The biggest issue was finding a pack with a short enough waist belt. The GG VT small belt was the ONLY ones that got small enough to work under load. The flash & Osprey talon came close, but slipped when loaded after a little while. Having the belt padding end 1.5 inches farther away from the buckle would have allowed enough tightening to fixed the issue...

We also found that adjustable internal frame packs didn't work for him. The shoulder straps adjust toward the waist belt to account for torso length - but the pack bag is still just as tall - so now it pulls him off balance. Some external frame packs worked - but only the ones where the frame telescoped to get shorter overall, and where you could also move the pack bag down so that the top of the bag was no higher than the top of his neck.

We found 50 liters was the right size to easily hold all his stuff, but not too much to carry. This includes the 48" ridge rest coiled inside the pack during 3 season use, or strapped to the rear during winter to make more room inside for puffy insulation layers. My son said strapping the CCF pad across the top of the pack felt top-heavy and pulled him around slightly when walking up stairs - but that strapping it to the rear was comfortable and didn't feel like it was pulling him backwards or causing him to lean forward any extra amount.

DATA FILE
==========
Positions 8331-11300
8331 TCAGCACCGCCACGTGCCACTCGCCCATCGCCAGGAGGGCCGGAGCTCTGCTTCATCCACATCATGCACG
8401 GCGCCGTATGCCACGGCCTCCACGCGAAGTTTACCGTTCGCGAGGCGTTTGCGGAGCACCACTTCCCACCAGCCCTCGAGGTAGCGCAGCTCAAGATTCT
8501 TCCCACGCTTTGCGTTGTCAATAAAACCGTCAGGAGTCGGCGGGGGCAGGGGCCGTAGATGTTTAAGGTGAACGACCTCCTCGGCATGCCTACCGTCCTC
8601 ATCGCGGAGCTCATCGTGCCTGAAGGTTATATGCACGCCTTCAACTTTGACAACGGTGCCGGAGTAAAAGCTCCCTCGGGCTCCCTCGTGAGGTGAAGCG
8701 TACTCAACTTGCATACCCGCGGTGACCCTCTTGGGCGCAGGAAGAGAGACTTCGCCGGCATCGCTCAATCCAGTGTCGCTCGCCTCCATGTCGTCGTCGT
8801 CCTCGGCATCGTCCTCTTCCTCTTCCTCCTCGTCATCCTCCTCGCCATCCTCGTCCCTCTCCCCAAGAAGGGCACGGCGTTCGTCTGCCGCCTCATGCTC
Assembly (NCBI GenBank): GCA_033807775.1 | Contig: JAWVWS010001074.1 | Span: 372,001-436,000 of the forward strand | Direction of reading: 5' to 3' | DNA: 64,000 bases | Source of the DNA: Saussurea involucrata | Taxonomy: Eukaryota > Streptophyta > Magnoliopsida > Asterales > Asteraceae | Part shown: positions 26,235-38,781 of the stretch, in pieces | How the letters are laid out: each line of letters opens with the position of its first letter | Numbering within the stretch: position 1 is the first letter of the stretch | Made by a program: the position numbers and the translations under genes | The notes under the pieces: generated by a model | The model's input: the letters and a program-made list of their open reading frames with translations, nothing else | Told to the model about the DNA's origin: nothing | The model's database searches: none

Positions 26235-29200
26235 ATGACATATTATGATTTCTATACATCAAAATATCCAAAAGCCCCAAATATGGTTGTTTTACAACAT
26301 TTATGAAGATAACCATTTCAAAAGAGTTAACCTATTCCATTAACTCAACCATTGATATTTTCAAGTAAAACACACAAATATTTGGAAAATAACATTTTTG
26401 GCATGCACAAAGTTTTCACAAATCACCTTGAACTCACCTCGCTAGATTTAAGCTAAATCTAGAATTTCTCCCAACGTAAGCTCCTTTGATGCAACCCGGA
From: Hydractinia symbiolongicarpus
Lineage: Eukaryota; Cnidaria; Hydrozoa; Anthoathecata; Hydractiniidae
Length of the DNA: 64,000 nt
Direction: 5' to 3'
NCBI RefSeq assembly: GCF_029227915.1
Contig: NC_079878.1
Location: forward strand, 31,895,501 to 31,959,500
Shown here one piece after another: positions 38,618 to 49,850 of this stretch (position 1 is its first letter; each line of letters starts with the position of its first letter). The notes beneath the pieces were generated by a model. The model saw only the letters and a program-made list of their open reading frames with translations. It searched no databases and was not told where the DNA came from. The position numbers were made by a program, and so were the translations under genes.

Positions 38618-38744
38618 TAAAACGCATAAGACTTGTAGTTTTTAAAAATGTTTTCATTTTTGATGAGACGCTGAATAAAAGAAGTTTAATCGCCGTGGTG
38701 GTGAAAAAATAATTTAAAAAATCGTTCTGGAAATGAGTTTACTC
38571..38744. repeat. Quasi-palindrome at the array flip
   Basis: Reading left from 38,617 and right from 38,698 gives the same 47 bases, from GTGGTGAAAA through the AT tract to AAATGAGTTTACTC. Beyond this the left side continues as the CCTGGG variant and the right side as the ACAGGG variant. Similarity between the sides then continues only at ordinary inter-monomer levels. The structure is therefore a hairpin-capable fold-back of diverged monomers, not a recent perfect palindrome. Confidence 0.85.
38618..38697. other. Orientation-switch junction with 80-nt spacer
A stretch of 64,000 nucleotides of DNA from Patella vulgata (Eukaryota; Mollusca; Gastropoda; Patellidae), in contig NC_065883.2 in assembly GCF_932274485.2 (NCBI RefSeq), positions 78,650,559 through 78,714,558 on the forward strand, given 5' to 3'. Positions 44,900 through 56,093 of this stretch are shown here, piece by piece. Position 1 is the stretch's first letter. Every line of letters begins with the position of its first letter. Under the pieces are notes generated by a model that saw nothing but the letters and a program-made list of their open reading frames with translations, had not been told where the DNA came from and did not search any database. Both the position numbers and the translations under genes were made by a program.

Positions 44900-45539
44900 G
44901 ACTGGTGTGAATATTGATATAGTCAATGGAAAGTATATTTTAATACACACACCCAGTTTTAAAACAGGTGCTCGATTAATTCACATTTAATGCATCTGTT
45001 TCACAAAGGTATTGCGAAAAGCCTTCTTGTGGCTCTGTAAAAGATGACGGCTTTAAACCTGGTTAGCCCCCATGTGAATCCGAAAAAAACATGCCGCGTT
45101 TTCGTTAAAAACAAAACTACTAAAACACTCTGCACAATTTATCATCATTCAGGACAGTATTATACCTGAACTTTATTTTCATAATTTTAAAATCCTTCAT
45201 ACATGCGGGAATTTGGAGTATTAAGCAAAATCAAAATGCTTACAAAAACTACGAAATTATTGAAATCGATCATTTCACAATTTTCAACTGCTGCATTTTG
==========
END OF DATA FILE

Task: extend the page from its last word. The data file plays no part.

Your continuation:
The combination of the GG VT's foam packpad (stiffened a bit with a laminated plastic backing), and the great compression straps on the pack allowed him to cinch the load into 1 solid mass - at least well enough to take ALL the weight off his shoulders and put it on his hips. The shoulder & hip padding on the VT is also lot cushier than the REI Flash, and noticeably cushier than the Osprey talon.